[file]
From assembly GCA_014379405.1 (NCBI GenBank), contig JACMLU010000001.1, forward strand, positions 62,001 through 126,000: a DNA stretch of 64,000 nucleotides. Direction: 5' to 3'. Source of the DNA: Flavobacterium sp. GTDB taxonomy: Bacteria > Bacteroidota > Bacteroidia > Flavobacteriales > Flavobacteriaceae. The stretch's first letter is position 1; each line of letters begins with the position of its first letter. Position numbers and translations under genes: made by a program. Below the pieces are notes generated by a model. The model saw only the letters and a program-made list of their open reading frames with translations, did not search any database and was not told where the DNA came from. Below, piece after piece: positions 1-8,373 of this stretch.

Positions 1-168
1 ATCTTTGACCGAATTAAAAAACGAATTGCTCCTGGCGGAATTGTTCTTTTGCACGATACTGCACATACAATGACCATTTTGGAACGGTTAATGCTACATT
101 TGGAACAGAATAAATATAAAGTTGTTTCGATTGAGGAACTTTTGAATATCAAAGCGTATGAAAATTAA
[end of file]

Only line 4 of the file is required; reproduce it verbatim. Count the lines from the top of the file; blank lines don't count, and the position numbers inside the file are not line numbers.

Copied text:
101 TGGAACAGAATAAATATAAAGTTGTTTCGATTGAGGAACTTTTGAATATCAAAGCGTATGAAAATTAA